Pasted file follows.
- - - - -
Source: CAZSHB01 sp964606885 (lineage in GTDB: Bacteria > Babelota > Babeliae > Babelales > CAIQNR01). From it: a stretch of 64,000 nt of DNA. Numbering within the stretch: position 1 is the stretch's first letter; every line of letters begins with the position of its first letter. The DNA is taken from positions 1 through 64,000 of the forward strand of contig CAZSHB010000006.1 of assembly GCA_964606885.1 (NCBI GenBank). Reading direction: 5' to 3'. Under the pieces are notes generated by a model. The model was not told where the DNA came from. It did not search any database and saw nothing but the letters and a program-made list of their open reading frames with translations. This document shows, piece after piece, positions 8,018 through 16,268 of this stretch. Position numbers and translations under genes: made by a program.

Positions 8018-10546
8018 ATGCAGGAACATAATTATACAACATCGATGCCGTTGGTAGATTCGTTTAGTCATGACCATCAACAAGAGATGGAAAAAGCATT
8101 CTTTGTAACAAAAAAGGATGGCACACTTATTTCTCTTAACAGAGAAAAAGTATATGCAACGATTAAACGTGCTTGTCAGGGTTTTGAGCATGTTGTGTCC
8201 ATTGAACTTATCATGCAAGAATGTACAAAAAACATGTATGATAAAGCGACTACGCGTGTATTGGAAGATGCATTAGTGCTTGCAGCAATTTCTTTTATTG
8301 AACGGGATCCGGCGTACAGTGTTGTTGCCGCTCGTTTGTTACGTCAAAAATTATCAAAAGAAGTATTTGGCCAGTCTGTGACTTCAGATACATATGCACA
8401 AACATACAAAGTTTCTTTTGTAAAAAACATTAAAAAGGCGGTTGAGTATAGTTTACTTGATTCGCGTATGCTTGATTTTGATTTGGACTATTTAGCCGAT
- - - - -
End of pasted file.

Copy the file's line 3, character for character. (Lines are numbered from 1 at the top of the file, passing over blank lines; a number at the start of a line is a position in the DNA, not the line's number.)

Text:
8018 ATGCAGGAACATAATTATACAACATCGATGCCGTTGGTAGATTCGTTTAGTCATGACCATCAACAAGAGATGGAAAAAGCATT